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Chapter 15

PSYA02 - Chapter 15.docx

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University of Toronto Scarborough
Steve Joordens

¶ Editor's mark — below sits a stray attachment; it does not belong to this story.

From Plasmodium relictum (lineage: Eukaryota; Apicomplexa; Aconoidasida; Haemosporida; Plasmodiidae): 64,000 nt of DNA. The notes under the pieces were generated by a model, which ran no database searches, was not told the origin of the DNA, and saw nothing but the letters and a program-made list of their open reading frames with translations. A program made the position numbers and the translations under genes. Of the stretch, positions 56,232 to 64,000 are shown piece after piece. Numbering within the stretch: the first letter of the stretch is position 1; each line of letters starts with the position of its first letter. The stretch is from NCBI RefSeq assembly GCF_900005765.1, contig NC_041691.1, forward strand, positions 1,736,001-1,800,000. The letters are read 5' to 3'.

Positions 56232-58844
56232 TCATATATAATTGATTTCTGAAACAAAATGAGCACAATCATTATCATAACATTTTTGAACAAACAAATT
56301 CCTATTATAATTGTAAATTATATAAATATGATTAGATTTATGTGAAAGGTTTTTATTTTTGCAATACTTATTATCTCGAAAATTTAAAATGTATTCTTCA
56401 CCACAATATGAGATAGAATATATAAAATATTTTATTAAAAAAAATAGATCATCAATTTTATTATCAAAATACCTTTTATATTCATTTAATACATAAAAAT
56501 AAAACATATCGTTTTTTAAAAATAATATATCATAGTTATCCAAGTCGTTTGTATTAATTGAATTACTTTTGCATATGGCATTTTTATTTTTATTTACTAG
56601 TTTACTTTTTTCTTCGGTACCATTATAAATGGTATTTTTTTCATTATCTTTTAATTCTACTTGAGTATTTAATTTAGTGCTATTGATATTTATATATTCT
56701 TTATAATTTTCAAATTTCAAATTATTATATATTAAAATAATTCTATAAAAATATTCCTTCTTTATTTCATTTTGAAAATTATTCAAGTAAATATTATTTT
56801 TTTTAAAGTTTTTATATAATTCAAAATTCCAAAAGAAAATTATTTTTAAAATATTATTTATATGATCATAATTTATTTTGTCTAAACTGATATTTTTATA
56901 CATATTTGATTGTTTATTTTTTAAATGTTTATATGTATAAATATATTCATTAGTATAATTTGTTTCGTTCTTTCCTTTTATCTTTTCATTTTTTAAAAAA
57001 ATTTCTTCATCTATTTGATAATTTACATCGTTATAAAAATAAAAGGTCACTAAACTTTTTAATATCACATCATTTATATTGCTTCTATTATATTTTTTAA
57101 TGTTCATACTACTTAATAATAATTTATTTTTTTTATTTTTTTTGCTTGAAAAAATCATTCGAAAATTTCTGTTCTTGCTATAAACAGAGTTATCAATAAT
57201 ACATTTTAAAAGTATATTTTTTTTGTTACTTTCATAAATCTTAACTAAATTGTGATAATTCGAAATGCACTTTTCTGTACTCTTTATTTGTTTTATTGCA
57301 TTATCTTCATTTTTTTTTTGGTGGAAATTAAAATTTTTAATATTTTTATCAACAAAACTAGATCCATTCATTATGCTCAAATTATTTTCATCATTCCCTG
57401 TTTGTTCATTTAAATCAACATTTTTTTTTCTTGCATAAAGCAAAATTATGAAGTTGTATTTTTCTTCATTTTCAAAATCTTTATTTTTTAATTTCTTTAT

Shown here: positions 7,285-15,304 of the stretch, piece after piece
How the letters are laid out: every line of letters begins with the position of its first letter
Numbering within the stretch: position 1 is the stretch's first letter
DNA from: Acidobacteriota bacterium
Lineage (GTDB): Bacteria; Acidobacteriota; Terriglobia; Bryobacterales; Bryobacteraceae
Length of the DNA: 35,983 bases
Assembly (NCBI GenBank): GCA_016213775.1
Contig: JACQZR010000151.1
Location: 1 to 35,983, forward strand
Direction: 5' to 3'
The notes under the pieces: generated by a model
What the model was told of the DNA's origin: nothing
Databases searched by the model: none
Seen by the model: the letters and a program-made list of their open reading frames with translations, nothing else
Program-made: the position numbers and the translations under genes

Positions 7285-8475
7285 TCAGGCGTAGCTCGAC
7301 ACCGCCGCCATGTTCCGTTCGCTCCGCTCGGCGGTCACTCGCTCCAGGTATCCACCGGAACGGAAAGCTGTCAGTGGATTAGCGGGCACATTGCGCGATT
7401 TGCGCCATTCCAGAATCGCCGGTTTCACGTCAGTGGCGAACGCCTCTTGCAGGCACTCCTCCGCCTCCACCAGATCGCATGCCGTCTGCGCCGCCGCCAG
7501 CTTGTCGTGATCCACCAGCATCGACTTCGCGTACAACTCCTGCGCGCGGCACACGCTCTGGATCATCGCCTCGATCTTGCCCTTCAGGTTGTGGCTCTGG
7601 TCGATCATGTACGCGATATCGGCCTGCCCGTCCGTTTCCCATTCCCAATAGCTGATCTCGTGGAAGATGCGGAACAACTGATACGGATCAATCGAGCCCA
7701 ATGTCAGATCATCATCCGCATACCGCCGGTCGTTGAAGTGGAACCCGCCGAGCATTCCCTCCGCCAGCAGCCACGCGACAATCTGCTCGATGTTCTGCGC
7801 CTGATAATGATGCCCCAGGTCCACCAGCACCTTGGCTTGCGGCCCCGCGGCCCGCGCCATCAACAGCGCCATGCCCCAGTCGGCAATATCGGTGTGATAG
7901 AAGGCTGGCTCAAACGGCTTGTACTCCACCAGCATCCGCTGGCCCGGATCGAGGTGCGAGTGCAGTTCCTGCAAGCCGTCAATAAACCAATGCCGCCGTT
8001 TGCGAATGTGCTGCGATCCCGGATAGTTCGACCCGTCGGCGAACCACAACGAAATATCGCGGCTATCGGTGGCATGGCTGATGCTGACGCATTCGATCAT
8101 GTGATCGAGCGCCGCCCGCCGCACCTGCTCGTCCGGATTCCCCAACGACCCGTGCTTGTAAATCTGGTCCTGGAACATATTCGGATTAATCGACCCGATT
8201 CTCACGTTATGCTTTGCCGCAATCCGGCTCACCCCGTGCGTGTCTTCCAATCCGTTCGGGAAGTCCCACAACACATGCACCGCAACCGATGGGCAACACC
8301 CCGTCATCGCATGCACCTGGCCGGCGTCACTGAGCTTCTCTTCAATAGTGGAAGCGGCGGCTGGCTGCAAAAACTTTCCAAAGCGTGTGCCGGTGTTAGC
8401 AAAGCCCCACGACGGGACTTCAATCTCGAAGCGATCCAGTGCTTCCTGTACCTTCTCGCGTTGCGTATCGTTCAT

Chapter 15 – Treatment of Psychological Disorders Treatment: Getting Help to Those Who Need It - the personal costs of the disorders involve anguish to the sufferers as well as interference in their ability to carry on the activities of daily life Why People Cannot or Will Not Seek Treatment - people may fail to get treatment because of 3 major problems: 1. People may not realize that their disorder needs to be treated: => the origin of mental illness is “hidden” and usually cannot be diagnosed by a blood test => some people believe that mental illness is a sign of personal weakness or that people suffering from are not trying hard enough to help themselves 2. There may be barriers to treatment, such as beliefs and circumstances that keep people from getting help: => in some cases, families discourage their loved ones from seeking help because the public acknowledgment of a psychological disorder may be seen as an embarrassment to the family => there may be financial obstacles => barriers may even arise from treatment providers or facilities themselves, such as long waiting lists, etc 3. Even people who acknowledge they have a problem may not know where to look for services: => even when people seek and find help, they sometimes do not receive the most effective treatments => before choosing or prescribing a therapy, we need to know what kinds of treatments are available and understand which treatments are best for particular disorders Approaches to Treatment - Treatments can be divided into 2 kinds: -> psychotherapy, in which a person interacts w/ a psychotherapist -> mental or biological treatments, in which the mental disorder is treated w/ drugs or surgery Psychological Therapies: Healing the Mind through Interaction - PSYCHOTHERAPY => is an interaction b/w a therapist and someone suffering from a psychological problem, w/ the goal of providing support or relief from the problem - each approach to psychotherapy is unique in its goals, aims and methods - ECLECTIC PSYCHOTHERAPY => a form of psychotherapy that involves drawing on techniques from different forms of therapy, depending on the client and the problem - this allows the therapists to apply an appropriate theatrical perspective that is suited to the problem at hand rather than adhering to a single theatrical perspective for al clients and all types of problems Psychodynamic Therapy - PSYCHODYNAMIC PSYCHOTHERAPIES => explore childhood events and encourage individuals to use this understanding to develop insight into their psychological problems - there are a number of different psychodynamic therapies, but they all share the belief that the path to overcoming psychological problems is to develop insight into the unconscious memories, impulses, wishes, and conflicts that are assumed to underlie these problems Psychoanalysis - psychoanalysis assumes that humans are born w/ aggressive and sexual urges that are repressed during childhood development through the use of defense mechanisms - psychoanalysts encourage their clients to bring these repressed conflicts into consciousness so that the clients can understand them and reduce their unwanted influences How to Develop Insight - a psychoanalyst uses several key techniques to develop insight: Free Association: - in free association, the client reports every thought that enters the mind, w/o censorship or filtering - this strategy allows the stream of consciousness to flow unimpeded Dream Analysis: - psychoanalysts treat dreams as metaphors that symbolize unconscious conflicts or whishes that contain disguised clues that the therapist can help the client understand Interpretation: - this is the process by which the therapist deciphers the meaning underlying what the client says and does - during the process of interpretation, the analyst suggests possible meaning to the client, looking for signs that the correct meaning has been discovered - but its not that easy - the analyst could overinterpret the client’s thoughts and emotions and sometimes even contribute interpretations that are far from the truth Analysis of Resistance - in the process of “trying on” different interpretations of the client’s thoughts and actions, the analyst might suggest an interpretation that the client finds unacceptable - RESISTANCE => reluctance to cooperate w/ treatment for fear of confronting unpleasant unconscious material - if a client always shifts the topic to discussion away from a particular idea, that might signal to the therapist that this is indeed an issue the client could be directed to confront in order to develop insight The Process of Transference - TRANSFERENCE => occurs when the analyst begins to assume a major significance in the client’s life and the client reacts to the analyst based on unconscious childhood fantasies - successful psychoanalysis involves analyzing the transference so that the client understands this reaction and why it occurs - insight, may be enhanced because interpretations of the client’s interaction w/ the therapist also have implications for the client’s past and future relationships Beyond Psychoanalysis - modern psychodynamic theory reflects the contributions of many people who followed Freud - Carl Jung and Alfred Adler agreed w/ Freud that insight was a key therapeutic goal but disagreed that insight involves unconscious conflicts about sex and aggression - Jung emphasized what he called the collective unconscious, the culturally determined symbols and myths that are shared among all people - Adler believed that emotional conflicts are the results of perceptions of inferiority and that psychotherapy should help people overcome problems resulting from inferior social status, sex roles and discrimination - Melanie Klein believed that primitive fantasies of loss and persecution were important factors underlying mental illness - Karen Horney disagreed w/ Freud about inherent differences in the psychology of men and women and traced such differences to society and culture rather than biology - INTERPERSONAL PSYCHOTHERAPY (IPT) => a form of psychotherapy that focuses on helping clients improve current relationships - therapists using IPT try to focus treatment on the person’s interpersonal behaviors and feelings - they pay particular attention to the client’s grief, role disputes, role transitions, or interpersonal deficits - IPT differs from classic psychotherapy in many ways: -> the therapist and client sit face – to – face -> therapy is less intensive, w/ therapy lasting months rather than years - in contrast to classical psychoanalysis, modern psychodynamic therapists are more likely to see relief from symptoms as a reasonable goal for therapy and are more likely to offer support or advice in addition to interpretation Behavioral and Cognitive Therapies - behavioral and cognitive treatments emphasize the current factors that contribute to the problem – maladaptive behaviors and dysfunctional thoughts Behavior Therapy - BEHAVIOR THERAPY => assumes that disordered behavior is learned and that symptom relief is achieved through changing overt maladaptive behaviors into more constructive behaviors - variety of behavior therapy techniques have been developed for many disorders based on operant conditioning procedures (which focus on reinforcement and punishment) and classical conditioning procedures (which focus on extinction) - below are the 3 examples of behavior therapy techniques: 1. Eliminating Unwanted Behaviors: -> the study of operant conditioning shows that behavior can be predicted by its consequences (reinforcing or punishing events that follow) -> adjusting these might help change the behavior -> making the consequences less reinforcing and more punishing could eliminate the problem behavior 2. Promoting Desired Behaviors: -> a behavior therapy technique knows as TOKEN ECONOMY => involves giving clients “tokens” for desired behaviors, which they can later trade for rewards -> token economies have proven to be effective while the system of rewards is in place, but the learned behaviors are not usually maintained when the reinforcements are discontinued 3. Reducing Unwanted Emotional Responses: - EXPOSURE THERAPY => involves confronting an emotion – arousing stimulus directly and repeatedly, ultimately leading to a decrease in the emotional response - a behavioral method originated by psychiatrist Joseph Wolpe - this technique depends on the process of habituation and response extinction that were originally discovered in the study of classical conditioning - this form of treatment is called SYSTEMATIC DESENSITIZATION => a procedure in which a client relaxes all the muscles of his or her body while imagining being in increasingly frightening situations - it’s now known that in vivo exposure, or live exposure is more effective than imaginary exposure - in other words, if a person fears social situations, it is better for that person to practice social interaction than to merely imagine it - easier situations are practiced first, and as fear decreases, the client progresses to more difficult or frightening situations - exposure therapy can also help people overcome unwanted emotional and behavioral responses through exposure w/ response prevention Cognitive Therapy - COGNITIVE THERAPY => focuses on helping a client identify and correct any distorted thinking about self, others, or the world - cognitive theorists might emphasize the meaning of the event - it might not be the event itself that caused the fear, but rather the individual’s beliefs and assumptions about the event and the feared stimulus - cognitive therapies use a technique called COGNITIVE RESTRUCTURING => which involves teaching clients to question the automatic beliefs, assumptions, and predictions that often lead to negative emotions and to replace negative thinking w/ more realistic and positive beliefs - specifically, clients are taught o examine the evidence for and against a particular belief or to be more accepting of outcomes that may be undesirable yet still manageable - some forms of cognitive therapy include techniques for coping w/ unwanted thoughts and feelings, techniques that resemble meditation - clients are encouraged to attend to their troubling thoughts or emotions or may be given meditative techniques that allow them to gain a new focus - MINDFULNESS MEDITATION => teaches an individual to be fully present in each moment; to be aware of his or her thoughts, feelings, and sensations; and to detect symptoms before they become a problem Cognitive Behavioral Therapy - the extent to which therapists use cognitive versus behavioral techniques depends on the individual therapist as well as the type of problem being treated - most therapists working w/ anxiety and depression use a blend of cognitive and behavioral therapeutic strategies => COGNITIVE BEHAVIORAL THERAPY (CBT) - this technique acknowledges that there may be behaviors that people cannot control through rational thought but also that there are ways of helping people think more rationally when thought does play a role - in contrast to traditional behavior therapy and cognitive therapy, CBT is “problem focused” -> meaning that it is undertaken for specific problems and “action oriented” -> meaning that the therapist tries to assist the client in selecting specific strategies to help address those problems - this is in contrast to psychodynamic or other therapies where goals may not be explicitly discussed or agreed on and the client’s only necessary action is to attend the therapy sessions - CBT is transparent in that nothing is withheld from the client - by the end of the course of therapy, most clients have a very good understanding of the treatment they have received as well as the specific techniques that are used to make the desired changes - substantial effects of CBT have been found for unipolar depression, GAD, panic disorder, social phobia, anxiety disorders, childhood depressive and PTSD Humanistic and Existential Therapies - these therapies assume that human nature is generally positive, and they emphasize the natural tendency to each individual to strive for personal improvement - they share the assumption that psychological problems stem from feelings of alienation and loneliness and these feelings can be traced to failures to reach one’s potential (humanistic approach) or from failures to find meaning in life (existential approach) Person-Centered Therapy (Humanistic Approach) - PERSON-CENTERED THERAPY => also known as client-centered therapy, assumes that all individuals have a tendency toward growth and that this growth can be facilitated by acceptance and genuine reactions from the therapist - psychologist Carl Rogers developed this therapy - this type of therapy assumes that each individual is qualified to determine his or her own goals for therapy, such as making a career decision or feeling more confident - the therapist tends not to provide advice or suggestions about what the client should be doing - Rogers encouraged these therapies to demonstrate 3 basic qualities: -> Congruence – refers to openness and honesty in the therapeutic relationship and ensuring that the therapist communicates the same message to all levels -> Empathy – refers to the continuous process of trying to understand the client by getting inside his or her way of thinking, feeling, and understanding the world -> the therapist must treat the client w/ unconditional positive regard – by providing a nonjudgmental, warm, and accepting environment in which the client can feel safe expressing his or her thoughts and feelings - the therapist tries to understand the client’s experience and reflects that experience back to the client in a supportive way, encouraging the client’s natural tendency toward growth Gestalt Therapy - founded by Frederick “Fritz” Perls - GESTALT THERAPY => has the goal of helping the client become aware of his or her thoughts, behaviors, experiences, and feelings and to “own” or take responsibility for them - to help facilitate the client’s awareness, Gestalt therapists also reflect back to the client their impressions of the client - this